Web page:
On the subject of banning divisive topics and concepts:

The ban on discussing divisive concepts in the classroom passed, which means the legislature is increasing control of teachers AND denying students the truth, a chance to develop critical thinking skills, and a chance to learn how to have a respectful discourse with a person who holds a different viewpoint. It is a way that people in power try to keep power for themselves. Knowledge is power and the denial of knowledge is the denial of power. We have to put a stop to this ban to ensure our children receive the truth empowered education they deserve. This type of ban comes out of the bans on teaching some people to read at all and is part of trying to maintain white supremacy.

On the subject of parents rights to their children’s school materials:

Parents already had the rights to view their children’s curriculum, learning materials, and their student records. HB 1178, which “gives” parents these rights that they already had, just adds layers of red tape and time requirements for schools. The Georgia legislature wasted its time so that schools will now have to waste their time. Mostly it's an invitation to folks with fringe views to report on topics they think are not appropriate (could be divisive topics) and bury schools in busy work.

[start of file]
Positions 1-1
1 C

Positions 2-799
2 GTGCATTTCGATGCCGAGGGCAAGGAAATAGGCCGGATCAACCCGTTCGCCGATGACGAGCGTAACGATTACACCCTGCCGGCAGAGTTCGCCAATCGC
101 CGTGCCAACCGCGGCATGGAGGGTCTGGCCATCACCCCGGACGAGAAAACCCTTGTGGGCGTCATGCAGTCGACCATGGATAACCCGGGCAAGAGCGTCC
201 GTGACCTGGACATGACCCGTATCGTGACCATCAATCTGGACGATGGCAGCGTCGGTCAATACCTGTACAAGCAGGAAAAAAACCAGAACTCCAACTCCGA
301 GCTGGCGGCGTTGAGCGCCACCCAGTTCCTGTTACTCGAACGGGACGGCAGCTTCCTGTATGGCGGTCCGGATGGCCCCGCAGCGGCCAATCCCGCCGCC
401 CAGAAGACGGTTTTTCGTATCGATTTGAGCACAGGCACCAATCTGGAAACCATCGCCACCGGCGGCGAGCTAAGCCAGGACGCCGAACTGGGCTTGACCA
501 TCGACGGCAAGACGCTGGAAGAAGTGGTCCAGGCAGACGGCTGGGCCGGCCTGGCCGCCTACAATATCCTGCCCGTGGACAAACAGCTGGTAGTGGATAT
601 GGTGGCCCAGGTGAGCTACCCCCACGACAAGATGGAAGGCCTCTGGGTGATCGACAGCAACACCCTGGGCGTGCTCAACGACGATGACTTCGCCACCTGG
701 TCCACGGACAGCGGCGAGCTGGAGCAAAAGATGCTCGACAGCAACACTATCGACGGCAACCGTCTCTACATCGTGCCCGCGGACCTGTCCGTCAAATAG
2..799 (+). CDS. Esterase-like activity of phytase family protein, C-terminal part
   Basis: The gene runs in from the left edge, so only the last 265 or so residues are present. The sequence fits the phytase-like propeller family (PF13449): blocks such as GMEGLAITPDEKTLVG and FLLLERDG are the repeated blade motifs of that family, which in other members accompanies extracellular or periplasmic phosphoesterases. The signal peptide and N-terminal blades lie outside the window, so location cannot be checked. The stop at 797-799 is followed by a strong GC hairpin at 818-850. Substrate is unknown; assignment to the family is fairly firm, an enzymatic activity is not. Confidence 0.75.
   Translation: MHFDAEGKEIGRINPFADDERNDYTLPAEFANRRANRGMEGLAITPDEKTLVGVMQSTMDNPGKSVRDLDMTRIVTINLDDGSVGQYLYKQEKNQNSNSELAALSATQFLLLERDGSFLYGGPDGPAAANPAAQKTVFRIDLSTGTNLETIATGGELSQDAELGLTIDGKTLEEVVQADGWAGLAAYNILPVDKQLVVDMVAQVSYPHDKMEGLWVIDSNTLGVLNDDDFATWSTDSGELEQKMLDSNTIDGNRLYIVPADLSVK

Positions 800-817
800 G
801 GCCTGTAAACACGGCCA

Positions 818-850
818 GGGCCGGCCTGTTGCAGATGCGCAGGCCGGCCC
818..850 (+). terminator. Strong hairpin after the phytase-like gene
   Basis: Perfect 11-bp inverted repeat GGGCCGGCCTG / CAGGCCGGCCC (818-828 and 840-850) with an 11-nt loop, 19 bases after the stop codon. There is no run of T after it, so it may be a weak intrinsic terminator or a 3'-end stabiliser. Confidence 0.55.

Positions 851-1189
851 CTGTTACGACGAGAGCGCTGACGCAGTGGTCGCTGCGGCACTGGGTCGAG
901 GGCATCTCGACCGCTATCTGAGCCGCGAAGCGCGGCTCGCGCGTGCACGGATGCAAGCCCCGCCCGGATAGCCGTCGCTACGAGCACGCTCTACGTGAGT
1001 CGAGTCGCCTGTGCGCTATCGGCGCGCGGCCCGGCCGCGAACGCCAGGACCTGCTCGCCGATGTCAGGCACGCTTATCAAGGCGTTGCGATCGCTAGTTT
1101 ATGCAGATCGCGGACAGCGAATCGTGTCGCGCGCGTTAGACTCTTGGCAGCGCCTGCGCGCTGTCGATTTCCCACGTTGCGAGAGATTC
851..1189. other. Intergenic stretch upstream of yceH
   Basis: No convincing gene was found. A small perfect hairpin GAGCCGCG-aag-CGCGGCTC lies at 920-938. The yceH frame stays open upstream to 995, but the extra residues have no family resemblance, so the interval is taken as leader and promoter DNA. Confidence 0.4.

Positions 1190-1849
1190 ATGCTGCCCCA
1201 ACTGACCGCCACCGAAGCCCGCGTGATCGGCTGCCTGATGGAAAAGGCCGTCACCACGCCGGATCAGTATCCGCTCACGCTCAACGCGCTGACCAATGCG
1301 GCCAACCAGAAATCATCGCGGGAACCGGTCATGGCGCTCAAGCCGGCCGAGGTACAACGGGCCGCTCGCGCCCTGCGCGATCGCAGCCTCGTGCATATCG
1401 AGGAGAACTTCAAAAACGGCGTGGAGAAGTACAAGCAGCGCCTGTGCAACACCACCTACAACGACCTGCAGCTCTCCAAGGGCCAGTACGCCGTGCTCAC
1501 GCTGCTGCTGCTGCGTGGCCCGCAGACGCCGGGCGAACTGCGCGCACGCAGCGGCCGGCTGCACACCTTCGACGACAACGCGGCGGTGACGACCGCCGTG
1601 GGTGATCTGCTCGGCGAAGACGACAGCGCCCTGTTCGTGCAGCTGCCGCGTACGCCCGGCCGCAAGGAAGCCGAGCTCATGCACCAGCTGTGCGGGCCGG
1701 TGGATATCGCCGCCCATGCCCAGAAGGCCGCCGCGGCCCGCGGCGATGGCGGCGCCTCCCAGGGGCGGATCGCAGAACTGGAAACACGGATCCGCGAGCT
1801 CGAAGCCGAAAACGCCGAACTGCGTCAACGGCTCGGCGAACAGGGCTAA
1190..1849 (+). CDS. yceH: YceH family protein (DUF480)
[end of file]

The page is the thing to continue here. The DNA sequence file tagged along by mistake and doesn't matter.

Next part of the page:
How can we advocate for people in minority/vulnerable communities?

We need to speak up to protect all targeted communities by speaking against policies and laws that would hurt these people and students. For example:

  • We must speak out against banning transgender children from participating in athletics.

  • We must fight to stop the school to prison pipeline for black children and children with disabilities that is currently in place in Georgia.

  • We must constantly make an effort to celebrate the achievements of targeted communities and minorities